Benching of L-1 Employees

There are no firm DOL rules on whether it is permitted to bench L-1 employees without pay if the employer doesn’t make an assertion to DOL specifically through an LCA for an L-1 employee. However, the employer will have to rely on the “employer/employee” definitions and frame the benching issue in the context of what would be considered the employee’s proper “maintenance of status.” 

Under 8 CFR 274a.1(f), an “employee” must “provide services or labor for an employer for wages or other remuneration…” Also, an “employer” as defined in 8 CFR274a.1(g) is someone who “engages the services or labor of an employee…” It is important to note that the focus on “services or labor” in both definitions.

Arguably, if someone is placed on an unpaid leave of absence and does not provide services or labor to the employer, then that person does not come within the definition of an “employee”–even if the individual still receives full benefits. It’s very possible the employee could be deemed to have fallen out of status immediately upon being “benched.” The employee would be subject to the 60-day grace period from that initial benching date. It should be noted that this same analysis could also apply to H-1B above (i.e., the date of unpaid benching puts employee out of status, and the employer is in violation due to lack of proper remuneration per H-1B regulations).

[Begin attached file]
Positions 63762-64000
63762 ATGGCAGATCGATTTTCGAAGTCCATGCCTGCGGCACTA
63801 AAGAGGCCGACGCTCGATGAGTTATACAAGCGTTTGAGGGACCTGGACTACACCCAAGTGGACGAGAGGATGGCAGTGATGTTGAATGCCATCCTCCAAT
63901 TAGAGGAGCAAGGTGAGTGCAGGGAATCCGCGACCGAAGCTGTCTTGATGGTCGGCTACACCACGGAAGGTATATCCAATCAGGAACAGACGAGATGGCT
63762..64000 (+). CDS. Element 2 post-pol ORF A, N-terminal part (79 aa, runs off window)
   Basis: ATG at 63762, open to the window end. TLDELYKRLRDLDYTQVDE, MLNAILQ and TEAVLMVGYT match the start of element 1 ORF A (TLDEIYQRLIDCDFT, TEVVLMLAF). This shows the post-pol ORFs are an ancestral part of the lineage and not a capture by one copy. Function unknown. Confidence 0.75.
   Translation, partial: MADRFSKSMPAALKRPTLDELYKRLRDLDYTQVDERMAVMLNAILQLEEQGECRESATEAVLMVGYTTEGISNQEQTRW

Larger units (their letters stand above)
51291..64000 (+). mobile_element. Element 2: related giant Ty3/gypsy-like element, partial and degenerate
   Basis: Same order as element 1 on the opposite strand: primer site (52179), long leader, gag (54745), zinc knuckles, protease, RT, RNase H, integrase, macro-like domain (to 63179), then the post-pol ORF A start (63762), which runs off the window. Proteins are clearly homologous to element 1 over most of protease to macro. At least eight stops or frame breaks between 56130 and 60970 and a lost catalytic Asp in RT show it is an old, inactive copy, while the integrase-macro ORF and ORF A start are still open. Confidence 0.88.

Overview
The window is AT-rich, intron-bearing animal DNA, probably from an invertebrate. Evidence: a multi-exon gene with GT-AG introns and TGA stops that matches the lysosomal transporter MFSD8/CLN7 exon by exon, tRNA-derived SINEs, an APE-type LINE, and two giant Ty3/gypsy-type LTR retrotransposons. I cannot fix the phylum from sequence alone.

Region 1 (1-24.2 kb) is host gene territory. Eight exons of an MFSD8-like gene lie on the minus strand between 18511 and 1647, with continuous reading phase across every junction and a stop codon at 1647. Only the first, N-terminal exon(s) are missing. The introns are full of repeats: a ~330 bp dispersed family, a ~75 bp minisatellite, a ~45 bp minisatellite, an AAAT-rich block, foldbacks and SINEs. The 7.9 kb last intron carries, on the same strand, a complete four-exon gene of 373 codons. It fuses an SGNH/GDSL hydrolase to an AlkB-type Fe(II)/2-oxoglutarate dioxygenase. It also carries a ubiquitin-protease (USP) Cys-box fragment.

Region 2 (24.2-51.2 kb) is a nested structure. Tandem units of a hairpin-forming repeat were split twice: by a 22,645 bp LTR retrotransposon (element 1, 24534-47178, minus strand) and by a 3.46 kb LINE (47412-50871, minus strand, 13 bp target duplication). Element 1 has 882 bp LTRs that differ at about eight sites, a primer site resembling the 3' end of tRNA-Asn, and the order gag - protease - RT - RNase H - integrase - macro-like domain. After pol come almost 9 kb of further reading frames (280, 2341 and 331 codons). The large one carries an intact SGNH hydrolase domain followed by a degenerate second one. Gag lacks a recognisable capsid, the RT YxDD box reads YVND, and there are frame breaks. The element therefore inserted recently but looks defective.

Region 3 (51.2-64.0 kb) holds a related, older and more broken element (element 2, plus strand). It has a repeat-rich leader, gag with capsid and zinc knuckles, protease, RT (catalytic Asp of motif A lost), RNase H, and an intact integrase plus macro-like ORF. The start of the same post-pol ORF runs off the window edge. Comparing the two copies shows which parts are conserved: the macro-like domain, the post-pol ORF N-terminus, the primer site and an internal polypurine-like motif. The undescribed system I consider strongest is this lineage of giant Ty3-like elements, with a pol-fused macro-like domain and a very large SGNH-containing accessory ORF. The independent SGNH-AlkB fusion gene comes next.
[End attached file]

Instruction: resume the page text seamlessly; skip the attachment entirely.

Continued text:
Here are a couple hypothetical scenario applying this analysis:

Hypothetical 1: An L-1 employee is 2 years into his initial 3-year L-1B approval. He is benched and currently not working because he is on an unpaid leave of absence. The employer pays his benefits, but not his salary rate.

  • Under immigration regulations and the interpretation of employer/employee above, it is advisable that the employee has a 60-day grace period from his benching date–that is, the date he falls out of L-1 status. It is advisable that he depart or file an I-539 change of status to a visitor by day 60. If he goes back into a project and on payroll with his employer before day 60, then it is assertable that there is no issue.